In the future, the global IT-BPO industry is likely to go through a paradigm shift across five parameters- Markets – Growth will be driven by new markets – SMBs, Asia, public sector and government-influenced entities which will become a priority customer base
Customers – Customers will demand ‘transformative’ value propositions, that go beyond lower-cost replication; as technology creates virtual supply chains, customers will require a seamless experience across time zones and geographies; increasing demand for innovation and end-to-end transformation
Service Offerings – Offerings that are high-end, deeply embedded in customer value chains will emerge. Services and delivery will become location-agnostic leading to new opportunities such as design services in manufacturing, Remote Infrastructure Management (RIM), etc. Solutions for the domestic market will be a key focus area Talent – Government pressures to create local jobs and the need for local knowledge will alter the employee mix - a higher proportion of non-Indians with multilingual and localised capabilities. There will be a much greater focus on ongoing development of specialised skills and capabilities
Business models – Driven by a focus on expertise and intellectual property, offerings will shift from piecemeal, technology-centric applications to a range of integrated solutions and higher-end services, spanning new service lines (e.g., green IT) While developed markets constitute the largest share of IT spend, increasingly emerging markets are spearheading growth as a large consumer base becomes increasingly tech-savvy and enterprises adopt IT solutions to improve their global competitiveness. Given this scenario, the Indian supply base has begun to explore market opportunities beyond US and UK. By 2020, new segments (SMBs), new verticals (Public sector and Defence, Healthcare, Utilities, Printing and Publishing) and new geographies (BRIC) will account for 50-55 per cent growth in the addressable market. India supply base is well placed to tap this potential, with their two decade long experience, mature service capabilities, presence in almost all verticals, global footprint and an abundant talent pool.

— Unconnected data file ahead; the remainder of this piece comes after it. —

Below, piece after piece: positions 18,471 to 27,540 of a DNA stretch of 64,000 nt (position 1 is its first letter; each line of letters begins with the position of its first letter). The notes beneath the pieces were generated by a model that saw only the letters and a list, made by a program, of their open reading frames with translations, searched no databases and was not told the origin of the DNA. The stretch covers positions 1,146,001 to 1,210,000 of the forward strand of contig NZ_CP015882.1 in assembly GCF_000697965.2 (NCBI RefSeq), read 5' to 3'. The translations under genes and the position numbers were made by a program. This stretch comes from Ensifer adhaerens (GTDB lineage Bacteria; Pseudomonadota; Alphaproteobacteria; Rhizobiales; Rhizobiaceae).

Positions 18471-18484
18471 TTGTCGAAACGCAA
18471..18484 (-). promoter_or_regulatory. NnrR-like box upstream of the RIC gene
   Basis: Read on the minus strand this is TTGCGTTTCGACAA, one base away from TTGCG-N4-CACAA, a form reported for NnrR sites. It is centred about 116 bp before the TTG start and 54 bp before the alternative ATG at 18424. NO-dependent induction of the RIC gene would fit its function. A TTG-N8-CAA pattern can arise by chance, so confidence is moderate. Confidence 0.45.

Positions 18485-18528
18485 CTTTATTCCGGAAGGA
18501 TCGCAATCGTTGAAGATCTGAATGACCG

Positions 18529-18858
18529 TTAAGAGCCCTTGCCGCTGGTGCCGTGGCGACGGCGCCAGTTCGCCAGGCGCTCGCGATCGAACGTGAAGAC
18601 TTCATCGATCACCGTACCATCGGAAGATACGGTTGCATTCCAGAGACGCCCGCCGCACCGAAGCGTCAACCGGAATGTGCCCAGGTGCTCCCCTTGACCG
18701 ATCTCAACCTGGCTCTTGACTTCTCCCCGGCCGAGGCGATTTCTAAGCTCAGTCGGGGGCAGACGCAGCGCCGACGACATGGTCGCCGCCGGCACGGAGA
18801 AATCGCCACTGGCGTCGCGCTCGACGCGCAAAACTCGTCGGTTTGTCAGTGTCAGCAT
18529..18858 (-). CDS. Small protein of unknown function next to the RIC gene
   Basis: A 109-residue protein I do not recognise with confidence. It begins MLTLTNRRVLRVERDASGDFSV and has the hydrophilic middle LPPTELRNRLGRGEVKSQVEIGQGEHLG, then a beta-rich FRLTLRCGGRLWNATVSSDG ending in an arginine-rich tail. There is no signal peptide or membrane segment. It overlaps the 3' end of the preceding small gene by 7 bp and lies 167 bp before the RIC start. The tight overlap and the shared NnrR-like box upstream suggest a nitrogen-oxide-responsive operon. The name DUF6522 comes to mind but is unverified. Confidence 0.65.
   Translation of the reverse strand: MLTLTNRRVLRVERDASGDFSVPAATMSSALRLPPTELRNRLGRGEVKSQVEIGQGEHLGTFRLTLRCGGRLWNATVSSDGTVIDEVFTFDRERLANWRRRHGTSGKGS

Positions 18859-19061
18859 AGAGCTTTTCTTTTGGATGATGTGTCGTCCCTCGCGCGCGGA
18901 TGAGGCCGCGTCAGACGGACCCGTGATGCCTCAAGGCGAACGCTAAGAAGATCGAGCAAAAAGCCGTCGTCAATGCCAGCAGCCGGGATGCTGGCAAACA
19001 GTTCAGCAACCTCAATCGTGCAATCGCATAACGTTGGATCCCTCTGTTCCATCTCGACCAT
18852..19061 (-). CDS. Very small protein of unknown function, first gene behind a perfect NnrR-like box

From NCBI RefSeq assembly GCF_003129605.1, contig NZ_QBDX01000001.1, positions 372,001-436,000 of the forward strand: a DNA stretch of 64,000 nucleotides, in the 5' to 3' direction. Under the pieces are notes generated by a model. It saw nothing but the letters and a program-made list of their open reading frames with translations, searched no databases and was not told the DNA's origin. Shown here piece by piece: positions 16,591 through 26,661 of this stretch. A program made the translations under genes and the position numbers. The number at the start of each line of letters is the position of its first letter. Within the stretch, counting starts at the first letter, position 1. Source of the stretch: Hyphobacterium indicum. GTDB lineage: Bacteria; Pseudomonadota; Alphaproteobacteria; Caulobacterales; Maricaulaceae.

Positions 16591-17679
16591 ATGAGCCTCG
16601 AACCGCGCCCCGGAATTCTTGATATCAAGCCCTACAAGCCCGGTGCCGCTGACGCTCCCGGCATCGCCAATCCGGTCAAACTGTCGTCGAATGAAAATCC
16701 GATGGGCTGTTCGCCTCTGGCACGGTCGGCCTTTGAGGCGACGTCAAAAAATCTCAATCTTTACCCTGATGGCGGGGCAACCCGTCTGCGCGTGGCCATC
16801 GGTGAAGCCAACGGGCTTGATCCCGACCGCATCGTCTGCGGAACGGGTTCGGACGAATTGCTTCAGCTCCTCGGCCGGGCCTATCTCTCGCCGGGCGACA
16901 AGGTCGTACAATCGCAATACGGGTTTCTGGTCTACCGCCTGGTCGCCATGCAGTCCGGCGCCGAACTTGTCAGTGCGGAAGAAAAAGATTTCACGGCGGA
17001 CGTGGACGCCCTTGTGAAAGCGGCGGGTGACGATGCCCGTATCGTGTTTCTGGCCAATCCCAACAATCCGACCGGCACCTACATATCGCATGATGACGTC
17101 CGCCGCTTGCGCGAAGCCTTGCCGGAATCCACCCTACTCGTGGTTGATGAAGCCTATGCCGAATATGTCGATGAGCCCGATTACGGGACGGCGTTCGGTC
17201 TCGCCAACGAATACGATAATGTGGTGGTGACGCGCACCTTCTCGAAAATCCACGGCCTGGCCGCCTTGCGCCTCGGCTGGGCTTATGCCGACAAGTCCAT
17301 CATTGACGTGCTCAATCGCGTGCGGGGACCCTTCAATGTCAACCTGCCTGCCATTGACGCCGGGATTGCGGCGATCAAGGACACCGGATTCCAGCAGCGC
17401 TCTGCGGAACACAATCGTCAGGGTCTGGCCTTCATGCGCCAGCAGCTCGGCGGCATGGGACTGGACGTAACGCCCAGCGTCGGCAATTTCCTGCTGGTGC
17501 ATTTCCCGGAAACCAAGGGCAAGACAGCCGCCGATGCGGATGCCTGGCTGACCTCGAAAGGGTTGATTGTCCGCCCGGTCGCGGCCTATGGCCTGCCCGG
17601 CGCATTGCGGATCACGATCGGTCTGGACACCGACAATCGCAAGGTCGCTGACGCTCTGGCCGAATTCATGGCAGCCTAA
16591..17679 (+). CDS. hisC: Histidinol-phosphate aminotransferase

Suitably exploiting these emerging opportunities both in the global and domestic markets can help India reach USD 130 billion in IT-BPO revenues by FY2015, a CAGR of 14 per cent. By FY2015, the Indian IT-BPO industry is expected to contribute about 7 per cent to annual GDP and create about 14.3 million employment opportunities (direct and indirect). Further, the India supply base has also begun to look for expansion across various non-metros both to control costs and have access to a large talent pool. This expansion has resulted in the development of a local talent pool and the physical and social infrastructure. The industry is now moving to rural areas creating employment, improving living standards, positively impacting career and personal development, empowering women and developing a social infrastructure, thus leading to balanced regional growth. The government will be a key driver for increased adoption of IT-based products and solutions. It has embarked on various IT-enabled initiatives including in Public services (Government to citizen services, citizen identification, and public distribution systems), Healthcare (telemedicine, remote consultation, and mobile clinics), Education (eLearning, virtual classrooms, etc) and financial service (mobile banking/payment gateways), etc. These initiatives are expected to substantially improve the economic conditions of a large, under-served population, thereby reducing the government’s fiscal burden.

However, to realise this opportunity, all stakeholders – Industry, Government, Academia and NASSCOM– will need to jointly take decisive action to develop a high calibre talent pool, continue to harness technology for inclusive growth, foster a sustainable ecosystem for research and innovation, actively work to establish India as a trusted global hub for professional services, catalyse growth in the domestic market, and ensure adequate policy support to keep the momentum strong.